The 9 Day Rainier Baker Mountaineering Course
6 days extensive training on Mt. Baker with summit and then an attempt of Mt. Rainier via the Muir Route.
One word describes this course: Invaluable! I could write an dissertation on the skills I learned. Our instructors were absolutely amazing. So respectful and always willing to teach us. The amount of respect I have for AAI and the way the program is run is huge.>>See More
Due to the fantastic success of this program since its start in 2017, we are thrilled to have expanded our offerings to the whole summer season. Our 9 day program gives beginner and advanced beginner climbers the chance to learn mountaineering skills and have the chance to summit both Mt. Baker and Mt. Rainier with a flexible Rainier schedule offering 2 possible summit days. For those seeking to quickly gain skills and climbing experience, we offer an extraordinary challenge for the budding mountaineer: our 6 Day Mount Baker Course, followed with a climb of Mount Rainier via the challenging and scenic Muir route. This is a superb opportunity for those who want to put their new skills to an immediate test. We offer a guide ratio of 4:1 for days one through six, then 2:1 for the climax of the Muir Route.
Distinguished among climbing schools, our 6 day program has been the foundation of our education programs for over 20 years. During this course, one receives hands-on climbing and climber’s safety training in Washington’s glorious Cascade Range (as seen in the slideshow above). The first part of the course is held on Mt. Baker, offering climbers the chance to learn on actual glaciers and make a summit attempt.
After our first 6 days on Mount Baker, conditions permitting, we drive south to Mount Rainier known locally as “təqʷuʔməʔ” (Taquoma), and begin the final phase of the course.
The 3 day climb via the Muir Corridor/Disappointment Cleaver on Mt. Rainier, is the most popular climb on the mountain. It provides an extraordinary expedition experience while allowing you to attempt the summit with the greatest of ease and enjoyment as compared to a 2 day climb. Our first night is spent in a private hut at Camp Muir (10,000 feet) that’s already stocked with supplies, allowing for lighter packs on the approach. Our second night in a remote tent camp situated on the Ingraham Glacier at 11,000 feet gives us better acclimatization, a shorter summit day, and a wilderness experience as we climb ahead of the larger groups leaving Camp Muir. Please note we reserve the right to change locations from the Muir to a North Cascades area if the route conditions on the Muir are not favorable. This decision will be made just prior to the climb.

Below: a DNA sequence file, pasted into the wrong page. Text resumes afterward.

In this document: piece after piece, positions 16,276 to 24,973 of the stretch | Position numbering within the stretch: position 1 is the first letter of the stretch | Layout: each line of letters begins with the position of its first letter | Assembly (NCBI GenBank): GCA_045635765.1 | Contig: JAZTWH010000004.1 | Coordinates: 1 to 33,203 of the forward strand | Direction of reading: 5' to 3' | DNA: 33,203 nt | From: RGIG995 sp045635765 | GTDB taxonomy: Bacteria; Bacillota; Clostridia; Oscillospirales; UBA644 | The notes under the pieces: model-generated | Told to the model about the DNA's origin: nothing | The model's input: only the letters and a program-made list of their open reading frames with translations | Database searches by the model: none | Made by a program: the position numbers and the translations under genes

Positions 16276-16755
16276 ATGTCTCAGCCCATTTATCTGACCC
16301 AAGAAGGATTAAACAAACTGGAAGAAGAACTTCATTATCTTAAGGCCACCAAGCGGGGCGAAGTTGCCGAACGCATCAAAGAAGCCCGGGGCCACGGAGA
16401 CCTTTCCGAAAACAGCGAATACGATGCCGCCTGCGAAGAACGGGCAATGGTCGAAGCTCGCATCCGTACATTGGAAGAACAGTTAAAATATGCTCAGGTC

I left this trip a stronger, more clear, more calm version of myself and I’m very grateful for it. Also, incredible beauty, great new friends, and skills for the wilderness. I learned much more than I expected to regarding mountain safety, proper gear and management of that gear during blizzard conditions, and all the components of crevasse rescue including knots and communication.
The 3 days on Rainier may be adjusted – see itinerary for details.
This program is designed for the beginner or intermediate climber who wishes to develop strong fundamental skills in all aspects of snow and glacier climbing
Increasing technical knowledge/skills in all aspects of snow and alpine climbing including:
- Glacier travel
- Rope/belay techniques
- Crevasse rescue
- Route finding
- Safe climbing
Developing educated, self-reliant climbers with the ability to evaluate subjective/objective hazards including: